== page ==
What the Times sees as a paradox isn’t really a paradox.  Yes, the poorer nation has a higher levels of health insurance coverage.  But the wealthier nation does a better job of providing medical care to everyone, insured and uninsured alike. The Times reports that Rwanda’s national health insurance system isn’t fancy, “But it covers the basics,” including “the most common causes of death — diarrhea, pneumonia, malaria, malnutrition, infected cuts.”  Surely, the Times must know that anyone walking into any U.S. emergency room with any of those conditions would be treated, regardless of insurance status or ability to pay.  The same is true of other acute conditions, like heart attacks and strokes, for which uninsured Americans receive better treatment than insured Rwandans.  True, some uninsured Americans end up filing for bankruptcy, but let’s be clear: while bankruptcy is no day at the beach, suffering bankruptcy because you got the treatment is better than suffering death because you didn’t.  (As for dialysis, the United States already has universal coverage for end-stage renal disease through the Medicare program.)  The Healthcare Economist puts it this way: “Would you rather be sick in the United States without insurance or sick with insurance in Rwanda?”  You get the point.  If there’s a paradox here, it’s that insurance status does not necessarily correlate with access to medical care: uninsured people in the wealthy nation actually have better access to care than insured people in the poor nation.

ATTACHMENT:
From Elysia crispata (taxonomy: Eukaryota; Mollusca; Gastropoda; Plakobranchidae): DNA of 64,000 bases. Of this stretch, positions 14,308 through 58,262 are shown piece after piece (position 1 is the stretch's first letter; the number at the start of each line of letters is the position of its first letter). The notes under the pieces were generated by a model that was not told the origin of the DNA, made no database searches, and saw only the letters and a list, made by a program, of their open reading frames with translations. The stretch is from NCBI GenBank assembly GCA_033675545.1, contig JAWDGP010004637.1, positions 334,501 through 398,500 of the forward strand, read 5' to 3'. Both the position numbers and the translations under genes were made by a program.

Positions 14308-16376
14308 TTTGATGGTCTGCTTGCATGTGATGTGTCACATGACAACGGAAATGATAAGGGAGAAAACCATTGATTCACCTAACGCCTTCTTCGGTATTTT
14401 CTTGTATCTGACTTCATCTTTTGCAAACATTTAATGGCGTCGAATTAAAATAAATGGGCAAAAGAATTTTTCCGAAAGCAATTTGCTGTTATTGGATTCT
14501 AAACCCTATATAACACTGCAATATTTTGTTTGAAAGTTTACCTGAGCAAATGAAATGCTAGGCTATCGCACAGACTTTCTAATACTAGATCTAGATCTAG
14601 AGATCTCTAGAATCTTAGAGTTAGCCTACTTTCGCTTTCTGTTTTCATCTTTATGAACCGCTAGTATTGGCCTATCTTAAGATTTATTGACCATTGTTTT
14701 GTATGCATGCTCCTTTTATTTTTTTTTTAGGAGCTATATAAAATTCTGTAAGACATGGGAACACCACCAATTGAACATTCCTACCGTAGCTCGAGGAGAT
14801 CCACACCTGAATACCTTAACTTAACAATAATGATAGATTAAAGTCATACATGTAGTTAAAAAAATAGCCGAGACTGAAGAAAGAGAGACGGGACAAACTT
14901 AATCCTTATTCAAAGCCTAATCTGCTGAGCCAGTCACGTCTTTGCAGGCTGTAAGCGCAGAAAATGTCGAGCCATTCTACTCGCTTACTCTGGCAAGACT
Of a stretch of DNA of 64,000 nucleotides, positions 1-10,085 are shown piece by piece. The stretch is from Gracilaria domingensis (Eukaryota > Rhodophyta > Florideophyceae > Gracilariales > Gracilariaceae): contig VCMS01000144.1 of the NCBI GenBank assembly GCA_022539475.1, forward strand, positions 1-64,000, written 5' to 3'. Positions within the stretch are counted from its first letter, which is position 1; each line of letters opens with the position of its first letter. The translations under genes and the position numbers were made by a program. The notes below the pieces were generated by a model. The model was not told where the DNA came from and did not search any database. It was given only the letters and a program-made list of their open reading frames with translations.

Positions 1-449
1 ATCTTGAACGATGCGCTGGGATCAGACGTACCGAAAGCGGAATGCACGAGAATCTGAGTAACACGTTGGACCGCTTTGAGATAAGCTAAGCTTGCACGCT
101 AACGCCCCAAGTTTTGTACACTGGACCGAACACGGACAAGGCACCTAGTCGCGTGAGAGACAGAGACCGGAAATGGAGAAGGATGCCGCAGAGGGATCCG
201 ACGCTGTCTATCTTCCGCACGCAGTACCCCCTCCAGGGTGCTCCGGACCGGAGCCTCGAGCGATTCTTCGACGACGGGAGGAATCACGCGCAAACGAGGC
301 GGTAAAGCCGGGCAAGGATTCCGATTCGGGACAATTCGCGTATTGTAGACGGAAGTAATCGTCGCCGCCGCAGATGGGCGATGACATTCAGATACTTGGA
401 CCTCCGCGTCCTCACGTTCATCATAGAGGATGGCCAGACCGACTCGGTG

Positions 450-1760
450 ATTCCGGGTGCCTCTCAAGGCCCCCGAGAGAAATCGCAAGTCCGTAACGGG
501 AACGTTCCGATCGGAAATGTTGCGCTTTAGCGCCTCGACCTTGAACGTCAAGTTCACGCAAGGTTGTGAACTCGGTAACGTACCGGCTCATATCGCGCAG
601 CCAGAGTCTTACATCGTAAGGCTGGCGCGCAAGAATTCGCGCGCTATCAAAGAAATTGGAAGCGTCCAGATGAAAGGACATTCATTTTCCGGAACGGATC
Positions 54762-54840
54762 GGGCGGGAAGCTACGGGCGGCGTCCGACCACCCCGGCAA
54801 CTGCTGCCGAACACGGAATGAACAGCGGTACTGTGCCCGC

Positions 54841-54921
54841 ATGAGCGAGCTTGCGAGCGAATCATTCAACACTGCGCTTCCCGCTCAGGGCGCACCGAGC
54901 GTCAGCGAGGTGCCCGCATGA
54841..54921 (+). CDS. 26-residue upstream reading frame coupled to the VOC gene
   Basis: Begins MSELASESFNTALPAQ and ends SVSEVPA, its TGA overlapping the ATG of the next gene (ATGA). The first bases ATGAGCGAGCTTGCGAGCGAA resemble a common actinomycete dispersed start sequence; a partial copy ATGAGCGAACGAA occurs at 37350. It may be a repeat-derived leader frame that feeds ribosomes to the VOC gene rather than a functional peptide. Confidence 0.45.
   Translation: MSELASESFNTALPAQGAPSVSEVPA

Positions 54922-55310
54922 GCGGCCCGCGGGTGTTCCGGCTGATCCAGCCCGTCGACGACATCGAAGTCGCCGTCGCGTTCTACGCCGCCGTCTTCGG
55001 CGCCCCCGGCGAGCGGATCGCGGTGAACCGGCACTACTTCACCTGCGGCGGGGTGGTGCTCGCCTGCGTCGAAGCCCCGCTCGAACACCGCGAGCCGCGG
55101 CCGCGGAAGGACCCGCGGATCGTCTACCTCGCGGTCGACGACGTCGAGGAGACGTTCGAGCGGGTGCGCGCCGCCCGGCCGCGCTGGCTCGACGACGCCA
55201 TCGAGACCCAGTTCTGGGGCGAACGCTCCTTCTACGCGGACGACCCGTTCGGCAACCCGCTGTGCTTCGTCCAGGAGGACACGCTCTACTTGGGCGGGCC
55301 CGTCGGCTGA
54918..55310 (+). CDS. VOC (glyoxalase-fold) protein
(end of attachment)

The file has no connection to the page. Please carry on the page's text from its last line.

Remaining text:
An even bigger paradox, though, is Rwandan attitudes toward the United States. The United States generates many of the HIV treatments currently fighting Rwanda’s AIDS epidemic, as well as other medical innovations saving lives there and around the world.  More than any other nation, we create the wealth that purchases those and other treatments for Rwandans and other impoverished peoples.  The United States is probably closer to providing universal access to medical care for its citizens – and, indeed, the whole world – than Rwanda.  Rwanda’s “universal” system leaves 8 percent of its population uninsured. Though official estimates put the U.S. uninsured rate at 15.4 percent, the actual percentage is lower; and again, uninsured Americans typically have better access to care than insured Rwandans.  The real paradox is here that Rwandan elites think the United States is doing something wrong. Why?

Here’s one answer: Rwanda’s government explicitly guarantees health insurance to its citizens, and for some people that guarantee has value apart from any health improvements or financial security that may result.  Dr. Agnes Binagwaho, “permanent secretary of Rwanda’s Ministry of Health,” illustrates:

Still, Dr. Binagwaho said, Rwanda can offer the United States one lesson about health insurance: “Solidarity — you cannot feel happy as a society if you don’t organize yourself so that people won’t die of poverty.”

Set aside that a (permanent) third-world bureaucrat is telling the United States how to keep people from dying of poverty.  Binagwaho cannot feel happy without that government-issued guarantee.